Though residents were warned of the evacuation on Friday and given the weekend to try to make arrangements, Fratto said those couple of days just weren’t enough. He said he and his neighbors were working together to give each other a hand, but lending that help meant the park’s residents weren’t moving just one household.
Frustration and confusion
Fratto and others at Riviera Estates were growing increasingly frustrated on Monday by what they said were mixed signals from officials, a lack of information about the situation and what they see as a lack of care on the part of some first-responders. Fratto said he felt those attitudes were in part because the Riviera Estates residents live in mobile homes rather than some of the pricier developments nearby.
Eagle Fire Battalion Chief Rob Shoplock said first-responders have done everything they can to keep residents informed, including keeping a staffed information trailer on-scene. He said responders have tried to stay sensitive to residents’ stress, as well.
“I think everybody is viewed as a customer in our community, and we want to treat them with dignity and with respect,” Shoplock said.
Cowger has other concerns. She said she’s particularly worried about the quality of the water — and getting details on that has been difficult. Through secondhand information and television reports, Cowger said she’d heard the standing water around the homes tested positive for E. coli, though she wasn’t sure if it was true.
The water has started to mix with the contents of residents’ septic systems. Across Hatchery and Artesian roads, livestock are living (and defecating) in the same water that stretches through Riviera Estates. In pastures closer to the river, large carp have jumped the river’s banks and are splashing through 6-inch-deep water and tall grass.
“We’ve been told to treat (the standing water) as if it’s contaminated. If it is actually contaminated, I can’t bring my kids back here even after the water subsides until the bacteria’s had a chance to die off,” Cowger said.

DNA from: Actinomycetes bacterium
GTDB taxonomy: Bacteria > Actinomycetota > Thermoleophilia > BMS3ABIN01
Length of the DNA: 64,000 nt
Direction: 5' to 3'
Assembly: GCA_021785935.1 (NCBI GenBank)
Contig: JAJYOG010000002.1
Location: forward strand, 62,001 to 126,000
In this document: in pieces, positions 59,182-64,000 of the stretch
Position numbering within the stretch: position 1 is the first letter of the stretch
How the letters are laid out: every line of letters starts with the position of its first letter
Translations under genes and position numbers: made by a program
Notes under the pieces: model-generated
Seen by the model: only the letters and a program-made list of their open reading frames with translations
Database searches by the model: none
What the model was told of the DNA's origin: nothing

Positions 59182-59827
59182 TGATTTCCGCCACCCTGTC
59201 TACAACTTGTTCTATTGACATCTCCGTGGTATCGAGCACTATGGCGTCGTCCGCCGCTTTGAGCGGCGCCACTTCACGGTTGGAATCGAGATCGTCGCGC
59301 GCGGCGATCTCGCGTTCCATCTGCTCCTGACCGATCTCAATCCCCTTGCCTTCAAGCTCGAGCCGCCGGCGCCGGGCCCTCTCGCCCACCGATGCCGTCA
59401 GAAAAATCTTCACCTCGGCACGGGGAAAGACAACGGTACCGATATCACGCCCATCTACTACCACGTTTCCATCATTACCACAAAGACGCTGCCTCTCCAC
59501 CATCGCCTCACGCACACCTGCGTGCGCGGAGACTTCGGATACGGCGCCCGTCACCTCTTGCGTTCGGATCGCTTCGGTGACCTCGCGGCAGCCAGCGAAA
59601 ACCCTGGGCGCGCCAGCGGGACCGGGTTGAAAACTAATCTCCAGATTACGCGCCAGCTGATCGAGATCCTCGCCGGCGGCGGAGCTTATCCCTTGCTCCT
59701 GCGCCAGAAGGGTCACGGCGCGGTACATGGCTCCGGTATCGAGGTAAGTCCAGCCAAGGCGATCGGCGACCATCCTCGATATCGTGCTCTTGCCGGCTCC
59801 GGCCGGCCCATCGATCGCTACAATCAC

Officials are trying to clear up any confusion. Much of the decision-making has to be done on the fly as water continues to spill out of canals and spread across the flood plain, officials said. Right now, authorities aren’t sure if another mobile home park north of Hatchery Road on Dolson and Pitkin lanes will need its power cut, too. Electricity there is supplied by overhead power lines rather than an underground system, said Tony Calzacorta with Idaho Power.
And with temperatures rising, it’s not clear what will happen with water levels, making it difficult to let residents of the park know what will happen with their homes. Cowger said she’s been told the water may not completely dry up until late June.
“There’s so much to worry about — mold, everything,” Shoplock said. “This water is going to be here for quite a while. We’ve been telling people, ‘You need to plan for a long time.’ ”
As long as there’s standing water, said Shoplock, there’s risk — of illness from whatever potentially contaminates the water, and of electric shock in the event that any live lines end up in the flooding. He’s hopeful that water won’t continue to rise, but it’s a toss-up. Right now, Eagle Island is “like a big sponge, and the ground can’t soak up any more water.”
“It’s all about what the river does,” Shoplock said.